Last week, I watched in disbelief as Russia launched an unprovoked invasion of Ukraine. Though Russia attempted to justify the attack with false propaganda reminiscent of the Nazi Germany era, this was clearly a power-grab by Russian President Vladimir Putin on a magnitude that hasn’t occurred in Europe since the Cold War.

Reflecting on it now, however, this action should not have been a total shock. The past decade has been partially defined by a rise in autocratic leaders around the world, who are consolidating and protecting their power, insulating themselves from checks and balances, and employing tactics from what was thought to be a bygone era. Recently, even the United States has witnessed and increasingly tolerated this type of behavior; I can’t say I was stunned to see our former president call Putin “smart” and “brave,” in the initial wake of these attacks, as he has demonstrated a clear affinity for strongmen leaders.

While autocratic leadership has unfortunately been a hallmark in many economically impoverished countries, or countries where citizens lack voting rights, some of the world’s most prosperous democracies are failing to heed the early warning signs of strongman behavior and unchecked power. As Lord Acton once noted very poignantly, “absolute power corrupts absolutely,” and many of our world leaders and citizens are gradually failing to resist that corruption.

This is not a partisan issue. In fact, one thing that unites the left and the right is that both sides fail to see the dangers of autocracy when it comes from their side of the aisle.

If you look at history, there is really no difference between a fascist leader and communist leader at the extremes. Both types of leaders seek to consolidate power, pick winners and losers, and create regimes that deprive individuals of their freedom and autonomy. It’s a huge mistake to ignore these autocratic warning signs just because they’re occurring on your own side of the ideological spectrum. I don’t see how you can criticize the tactics of one extreme and embrace the tactics of the other; though the means differ, both paths lead to less freedom in the end, except for a chosen few in the inner circle of power.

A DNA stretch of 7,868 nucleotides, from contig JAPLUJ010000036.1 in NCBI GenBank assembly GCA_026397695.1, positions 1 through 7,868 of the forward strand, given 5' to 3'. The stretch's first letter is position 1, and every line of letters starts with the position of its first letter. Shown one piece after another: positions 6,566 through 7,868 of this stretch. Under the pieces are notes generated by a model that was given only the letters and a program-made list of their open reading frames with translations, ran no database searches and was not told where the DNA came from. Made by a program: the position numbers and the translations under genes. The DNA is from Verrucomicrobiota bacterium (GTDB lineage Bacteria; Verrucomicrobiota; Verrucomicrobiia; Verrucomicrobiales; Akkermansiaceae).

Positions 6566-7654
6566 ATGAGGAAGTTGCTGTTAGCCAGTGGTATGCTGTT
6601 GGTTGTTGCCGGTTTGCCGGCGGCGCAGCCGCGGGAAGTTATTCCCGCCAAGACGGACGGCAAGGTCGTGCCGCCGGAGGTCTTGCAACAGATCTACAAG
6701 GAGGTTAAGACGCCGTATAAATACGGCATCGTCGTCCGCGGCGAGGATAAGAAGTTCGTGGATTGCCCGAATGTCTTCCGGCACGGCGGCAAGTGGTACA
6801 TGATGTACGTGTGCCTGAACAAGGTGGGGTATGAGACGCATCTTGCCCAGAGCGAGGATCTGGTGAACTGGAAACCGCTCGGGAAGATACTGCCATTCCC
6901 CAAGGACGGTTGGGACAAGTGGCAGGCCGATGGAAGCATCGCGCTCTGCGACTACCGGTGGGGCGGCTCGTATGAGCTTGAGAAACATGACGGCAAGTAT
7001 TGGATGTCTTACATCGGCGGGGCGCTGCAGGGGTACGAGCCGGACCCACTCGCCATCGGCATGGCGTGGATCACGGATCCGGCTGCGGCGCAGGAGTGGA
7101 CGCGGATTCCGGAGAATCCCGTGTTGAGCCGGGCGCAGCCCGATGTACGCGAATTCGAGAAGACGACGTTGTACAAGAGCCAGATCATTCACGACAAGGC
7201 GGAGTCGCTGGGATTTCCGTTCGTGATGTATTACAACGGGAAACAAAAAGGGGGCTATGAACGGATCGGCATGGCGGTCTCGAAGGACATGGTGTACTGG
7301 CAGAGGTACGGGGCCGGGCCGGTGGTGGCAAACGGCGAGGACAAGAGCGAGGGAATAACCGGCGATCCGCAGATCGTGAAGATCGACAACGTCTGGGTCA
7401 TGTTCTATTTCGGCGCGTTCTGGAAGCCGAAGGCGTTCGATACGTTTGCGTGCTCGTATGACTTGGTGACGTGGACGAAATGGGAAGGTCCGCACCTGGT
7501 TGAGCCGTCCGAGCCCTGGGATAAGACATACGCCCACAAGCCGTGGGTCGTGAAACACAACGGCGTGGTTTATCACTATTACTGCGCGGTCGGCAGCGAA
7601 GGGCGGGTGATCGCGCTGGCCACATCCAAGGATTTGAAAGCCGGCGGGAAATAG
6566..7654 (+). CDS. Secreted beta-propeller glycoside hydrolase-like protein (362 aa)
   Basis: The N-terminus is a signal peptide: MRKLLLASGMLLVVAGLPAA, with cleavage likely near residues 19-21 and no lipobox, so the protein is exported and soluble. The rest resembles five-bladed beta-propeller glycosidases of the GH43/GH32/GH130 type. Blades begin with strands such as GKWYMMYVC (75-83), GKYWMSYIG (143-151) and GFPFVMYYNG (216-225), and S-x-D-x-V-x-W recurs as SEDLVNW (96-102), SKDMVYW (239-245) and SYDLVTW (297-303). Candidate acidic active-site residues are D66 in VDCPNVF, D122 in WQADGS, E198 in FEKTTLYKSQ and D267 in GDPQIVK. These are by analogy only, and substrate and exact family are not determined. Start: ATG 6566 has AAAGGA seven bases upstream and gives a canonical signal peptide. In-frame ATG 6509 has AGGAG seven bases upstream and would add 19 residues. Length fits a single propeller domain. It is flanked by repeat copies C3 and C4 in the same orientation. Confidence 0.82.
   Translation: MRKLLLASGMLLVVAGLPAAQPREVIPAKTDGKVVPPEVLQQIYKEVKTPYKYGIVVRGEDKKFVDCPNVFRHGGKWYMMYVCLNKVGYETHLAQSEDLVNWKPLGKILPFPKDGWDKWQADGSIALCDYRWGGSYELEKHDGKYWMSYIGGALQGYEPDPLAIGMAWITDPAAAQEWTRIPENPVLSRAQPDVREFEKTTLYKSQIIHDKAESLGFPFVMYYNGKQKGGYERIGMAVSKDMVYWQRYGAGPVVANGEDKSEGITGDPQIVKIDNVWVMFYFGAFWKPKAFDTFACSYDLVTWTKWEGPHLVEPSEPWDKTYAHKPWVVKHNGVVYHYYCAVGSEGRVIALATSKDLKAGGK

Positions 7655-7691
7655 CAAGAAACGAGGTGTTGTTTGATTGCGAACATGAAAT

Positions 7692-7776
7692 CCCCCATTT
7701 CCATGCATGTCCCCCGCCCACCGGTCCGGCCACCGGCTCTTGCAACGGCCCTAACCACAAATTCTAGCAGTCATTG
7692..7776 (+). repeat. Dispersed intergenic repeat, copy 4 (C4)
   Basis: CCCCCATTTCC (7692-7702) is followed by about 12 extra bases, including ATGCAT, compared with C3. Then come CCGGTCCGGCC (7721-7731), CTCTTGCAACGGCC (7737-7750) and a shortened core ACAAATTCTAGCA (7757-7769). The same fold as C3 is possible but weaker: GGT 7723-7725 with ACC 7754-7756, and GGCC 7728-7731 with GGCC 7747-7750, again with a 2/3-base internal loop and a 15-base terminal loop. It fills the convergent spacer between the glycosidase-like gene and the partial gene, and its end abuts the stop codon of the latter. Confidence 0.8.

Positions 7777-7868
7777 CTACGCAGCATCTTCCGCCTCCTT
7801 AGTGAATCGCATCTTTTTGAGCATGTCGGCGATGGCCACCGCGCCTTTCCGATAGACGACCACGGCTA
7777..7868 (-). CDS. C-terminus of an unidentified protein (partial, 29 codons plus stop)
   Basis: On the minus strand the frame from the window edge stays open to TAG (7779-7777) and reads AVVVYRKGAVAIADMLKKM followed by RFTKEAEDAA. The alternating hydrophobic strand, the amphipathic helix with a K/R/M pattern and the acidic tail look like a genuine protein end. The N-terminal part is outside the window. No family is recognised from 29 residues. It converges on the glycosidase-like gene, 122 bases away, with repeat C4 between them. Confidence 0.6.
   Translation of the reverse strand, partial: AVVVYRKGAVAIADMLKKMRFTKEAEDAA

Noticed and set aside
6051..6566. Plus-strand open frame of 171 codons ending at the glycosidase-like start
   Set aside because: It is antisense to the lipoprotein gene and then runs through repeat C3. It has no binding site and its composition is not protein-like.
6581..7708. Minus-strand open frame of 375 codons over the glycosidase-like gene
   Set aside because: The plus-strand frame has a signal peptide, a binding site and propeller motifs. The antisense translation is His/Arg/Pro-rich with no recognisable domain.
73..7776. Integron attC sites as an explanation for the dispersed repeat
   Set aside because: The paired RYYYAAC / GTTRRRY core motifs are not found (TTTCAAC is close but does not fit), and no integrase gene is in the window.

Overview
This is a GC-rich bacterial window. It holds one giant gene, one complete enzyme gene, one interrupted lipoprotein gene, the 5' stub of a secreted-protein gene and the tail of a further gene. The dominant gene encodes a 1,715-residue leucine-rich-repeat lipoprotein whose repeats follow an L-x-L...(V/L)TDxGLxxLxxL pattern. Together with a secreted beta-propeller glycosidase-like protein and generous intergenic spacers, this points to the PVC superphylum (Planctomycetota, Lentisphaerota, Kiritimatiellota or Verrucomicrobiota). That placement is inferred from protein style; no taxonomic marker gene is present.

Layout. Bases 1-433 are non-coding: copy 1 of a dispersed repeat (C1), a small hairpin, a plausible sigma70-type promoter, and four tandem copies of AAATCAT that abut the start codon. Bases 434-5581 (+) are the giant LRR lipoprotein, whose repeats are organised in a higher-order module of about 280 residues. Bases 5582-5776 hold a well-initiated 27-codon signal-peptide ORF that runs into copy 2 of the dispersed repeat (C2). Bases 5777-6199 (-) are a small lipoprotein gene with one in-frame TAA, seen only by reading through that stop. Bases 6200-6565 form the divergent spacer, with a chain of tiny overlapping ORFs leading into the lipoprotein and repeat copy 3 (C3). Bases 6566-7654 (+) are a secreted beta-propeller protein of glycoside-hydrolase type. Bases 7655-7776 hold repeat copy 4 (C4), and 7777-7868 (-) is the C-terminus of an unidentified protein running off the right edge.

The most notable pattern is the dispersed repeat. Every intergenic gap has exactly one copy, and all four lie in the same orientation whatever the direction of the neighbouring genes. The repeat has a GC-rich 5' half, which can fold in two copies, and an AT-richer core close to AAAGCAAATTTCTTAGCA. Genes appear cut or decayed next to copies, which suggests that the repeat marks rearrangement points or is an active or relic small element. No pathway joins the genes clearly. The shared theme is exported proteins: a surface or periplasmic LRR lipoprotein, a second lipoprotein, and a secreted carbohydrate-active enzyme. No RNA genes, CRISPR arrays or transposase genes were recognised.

In the United States today, politicians from both parties are increasingly willing to infringe on individuals’ rights and change established laws, so long as it is politically or personally expedient. This includes voting rights changes, gerrymandering, casting doubt on election results, banning books, dismissing non-partisan watchdogs and failing to enforce existing laws. Some states are proposing bills that would give local partisan election boards the power to override the will of voters. Can’t we see the danger here?

If we choose to condone, or even embrace, these tactics when they benefit our cause or ideology, we set a dangerous precedent. What we permit is what we promote, and it’s only a matter of time before those tactics are used against us, in a more virulent form.

One of the most difficult tests of morality is whether one is willing to stay true to a specific set of values or principles, even when it delivers an unfavorable outcome. We often forget that winning the war sometimes requires losing a battle every now and then.

Autocratic leaders, whether political or in business, emerge and consolidate power when their actions repeatedly go unchecked or are implicitly supported. Eventually, we don’t even realize when it’s become too late to stop them. This is a sentiment I know many Russian citizens feel today, as I’ve seen shared in many posts across social media this week.

It is hard to believe that, in 2022, the concept of democracy is more fragile than it has been in almost a century, putting collective peace and countless livelihoods at risk. For anyone who has played the game Jenga before, you understand that when you pull blocks out one by one, eventually the whole structure collapses.

We are closer to that collapse than we want to believe. At the end of the day, we need to remember that no matter which team you are on, right is right and wrong is wrong.

Quote of The Week

“Those who do not learn the lessons of history are doomed to repeat it.”


–George Santayana